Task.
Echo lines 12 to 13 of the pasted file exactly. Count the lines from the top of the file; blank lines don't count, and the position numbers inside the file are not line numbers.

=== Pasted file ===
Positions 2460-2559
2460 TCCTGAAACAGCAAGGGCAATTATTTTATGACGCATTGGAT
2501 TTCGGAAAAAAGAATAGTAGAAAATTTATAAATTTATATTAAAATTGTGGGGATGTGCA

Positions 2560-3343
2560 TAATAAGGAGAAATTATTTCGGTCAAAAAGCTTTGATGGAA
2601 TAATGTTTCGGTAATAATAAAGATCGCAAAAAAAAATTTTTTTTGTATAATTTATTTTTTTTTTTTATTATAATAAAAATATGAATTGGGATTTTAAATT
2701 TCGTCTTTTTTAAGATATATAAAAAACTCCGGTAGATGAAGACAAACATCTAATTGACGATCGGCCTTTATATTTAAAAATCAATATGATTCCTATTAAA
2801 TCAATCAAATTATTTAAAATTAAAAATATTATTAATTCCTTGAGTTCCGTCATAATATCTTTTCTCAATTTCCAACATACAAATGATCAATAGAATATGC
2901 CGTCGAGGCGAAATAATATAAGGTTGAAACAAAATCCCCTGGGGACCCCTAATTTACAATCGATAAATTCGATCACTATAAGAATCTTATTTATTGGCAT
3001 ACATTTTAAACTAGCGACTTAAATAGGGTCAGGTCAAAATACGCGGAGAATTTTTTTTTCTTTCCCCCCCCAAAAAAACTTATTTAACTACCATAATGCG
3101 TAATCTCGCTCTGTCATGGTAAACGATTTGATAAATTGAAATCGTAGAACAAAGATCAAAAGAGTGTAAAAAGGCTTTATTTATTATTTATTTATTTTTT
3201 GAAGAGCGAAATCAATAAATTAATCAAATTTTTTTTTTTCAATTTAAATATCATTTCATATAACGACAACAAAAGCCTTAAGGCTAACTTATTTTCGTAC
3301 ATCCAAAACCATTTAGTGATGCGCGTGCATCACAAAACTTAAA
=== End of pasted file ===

3201 GAAGAGCGAAATCAATAAATTAATCAAATTTTTTTTTTTCAATTTAAATATCATTTCATATAACGACAACAAAAGCCTTAAGGCTAACTTATTTTCGTAC
3301 ATCCAAAACCATTTAGTGATGCGCGTGCATCACAAAACTTAAA